She lost her husband and home in a fire. Now she has nowhere to go

Antonia Zenkevitch-Hunt (R) and Dan Hunt (L) in selfie with sun on faces in park with trees behind
-Credit: (Image: Antonia Zenkevitch-Hunt)

A disabled woman whose husband died in a flat fire in Nottingham faces being homeless if she leaves hospital, having lost her home in the tragedy. Wheelchair user Antonia Zenkevitch-Hunt clambered out of a third-floor window to escape the flames that took the life of her husband Daniel on December 1, 2023.

She was treated at Queen's Medical Centre before being moved to Lings Bar Hospital in Gamston for recovery. She was ready to leave in March - but, due to her previous home being gutted and no accommodation having been sorted for her, she's remained living at the hospital ever since.

Now, the hospital - which Antonia vehemently maintains is not to blame - has faced no choice but to serve her with an eviction notice. And if she isn't out soon, she will face legal action to remove her from the grounds.

A friend told Nottinghamshire Live: "Unfortunately it's just the process the hospital has had to go through. They didn't want to do it at all and really, really tried to avoid it. Services need to step in and do their job. Hopefully the eviction will give them the kick to do what they needed to do months ago. It's a lot of frustration. She's been really let down. This whole thing has re-traumatised her."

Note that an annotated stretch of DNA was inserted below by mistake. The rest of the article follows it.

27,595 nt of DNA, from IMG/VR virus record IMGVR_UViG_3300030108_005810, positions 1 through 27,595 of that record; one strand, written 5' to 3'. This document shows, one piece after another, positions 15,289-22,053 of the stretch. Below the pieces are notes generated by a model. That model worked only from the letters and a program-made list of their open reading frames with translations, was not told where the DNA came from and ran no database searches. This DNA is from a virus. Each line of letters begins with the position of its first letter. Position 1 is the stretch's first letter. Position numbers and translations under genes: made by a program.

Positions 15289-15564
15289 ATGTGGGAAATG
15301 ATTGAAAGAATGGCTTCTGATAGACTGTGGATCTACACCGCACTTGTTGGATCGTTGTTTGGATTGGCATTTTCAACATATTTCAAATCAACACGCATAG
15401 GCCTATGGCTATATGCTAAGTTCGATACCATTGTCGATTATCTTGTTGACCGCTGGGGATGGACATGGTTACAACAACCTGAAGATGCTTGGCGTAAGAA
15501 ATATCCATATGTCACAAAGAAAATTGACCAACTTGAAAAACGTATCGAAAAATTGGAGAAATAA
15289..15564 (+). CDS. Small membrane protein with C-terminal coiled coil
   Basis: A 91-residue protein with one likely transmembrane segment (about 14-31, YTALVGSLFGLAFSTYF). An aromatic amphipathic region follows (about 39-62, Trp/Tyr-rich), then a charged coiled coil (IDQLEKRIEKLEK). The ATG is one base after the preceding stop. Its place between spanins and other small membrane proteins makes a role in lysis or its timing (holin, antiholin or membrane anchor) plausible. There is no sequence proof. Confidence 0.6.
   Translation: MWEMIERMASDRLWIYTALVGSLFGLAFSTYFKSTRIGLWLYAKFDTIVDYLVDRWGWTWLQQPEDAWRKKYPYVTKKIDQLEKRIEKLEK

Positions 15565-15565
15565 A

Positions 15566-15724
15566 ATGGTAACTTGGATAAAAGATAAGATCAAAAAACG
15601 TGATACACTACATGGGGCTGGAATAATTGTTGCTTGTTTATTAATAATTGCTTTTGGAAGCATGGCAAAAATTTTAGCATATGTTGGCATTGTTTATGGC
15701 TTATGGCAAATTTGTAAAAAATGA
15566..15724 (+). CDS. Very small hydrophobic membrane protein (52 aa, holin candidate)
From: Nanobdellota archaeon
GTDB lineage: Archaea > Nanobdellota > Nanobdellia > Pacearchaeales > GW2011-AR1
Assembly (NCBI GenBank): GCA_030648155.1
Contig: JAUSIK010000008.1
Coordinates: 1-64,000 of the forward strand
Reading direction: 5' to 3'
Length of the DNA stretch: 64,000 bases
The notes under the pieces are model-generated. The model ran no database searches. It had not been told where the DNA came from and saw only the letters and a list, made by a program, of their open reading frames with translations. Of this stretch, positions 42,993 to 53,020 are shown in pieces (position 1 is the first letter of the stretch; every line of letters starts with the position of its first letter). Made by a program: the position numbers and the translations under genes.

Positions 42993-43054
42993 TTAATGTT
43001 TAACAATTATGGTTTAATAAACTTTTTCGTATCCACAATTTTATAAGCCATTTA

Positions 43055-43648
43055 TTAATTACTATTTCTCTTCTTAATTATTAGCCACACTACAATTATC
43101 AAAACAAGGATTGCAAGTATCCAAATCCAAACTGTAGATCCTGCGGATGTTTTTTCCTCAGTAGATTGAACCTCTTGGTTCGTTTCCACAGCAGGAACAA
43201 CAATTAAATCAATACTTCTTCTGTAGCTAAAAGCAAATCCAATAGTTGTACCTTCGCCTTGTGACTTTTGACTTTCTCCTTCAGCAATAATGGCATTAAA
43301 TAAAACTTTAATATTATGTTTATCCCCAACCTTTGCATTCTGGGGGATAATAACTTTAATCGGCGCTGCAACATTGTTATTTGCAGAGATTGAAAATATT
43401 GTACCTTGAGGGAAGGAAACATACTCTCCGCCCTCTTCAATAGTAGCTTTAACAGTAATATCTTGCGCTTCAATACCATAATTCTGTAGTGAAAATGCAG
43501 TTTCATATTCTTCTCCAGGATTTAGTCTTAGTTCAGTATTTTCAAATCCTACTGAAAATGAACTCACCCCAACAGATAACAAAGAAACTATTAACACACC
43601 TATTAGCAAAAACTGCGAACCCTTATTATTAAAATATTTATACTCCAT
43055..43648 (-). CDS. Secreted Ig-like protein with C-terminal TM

It was around 7.30pm on December 1 last year when the fire broke out at the Watcombe Circus flat in Carrington. Antonia's miraculous escape left her with a number of serious injuries, including broken bones, and she was left wearing a neck brace as she recovered.

Her husband Dan, 47, was pronounced dead at the scene. In hospital, she had to deal with the trauma of losing him, as well as her own devastating situation.

She recovered well from her injuries and was fit to be discharged in March. But while Antonia, her friends and her family had contacted services to try to ensure a new home was ready for her, they had not been successful.

With nowhere else to go, Antonia had no choice but to remain at Lings Bar, a rehabilitation centre which usually caters for older patients aged 65 and over. Stays at the residence are usually 30 days long.

Staff at the hospital were "phenomenal", a friend said. She explained they had gone "above and beyond" for Antonia, taking home her laundry to do it for her after long shifts, checking in on her, chatting to her, crying with her, holding her hand and even helping to look for private accommodation.

Antonia had her own room, was fed and was free to leave and come back if she needed to, which she did in a wheelchair with help. But April came and went, and then May, and still no accommodation had been sorted.

On June 6, the hospital served Antonia with an eviction notice by letter, which gave her a deadline, seven days from the date of issue, to vacate the bed. But with nowhere to go, she has remained and is still fighting to find somewhere to stay - and the hospital may have to take legal action if she doesn't vacate.

A fundraiser has now been set up to help with potential legal and accommodation costs. You can donate here.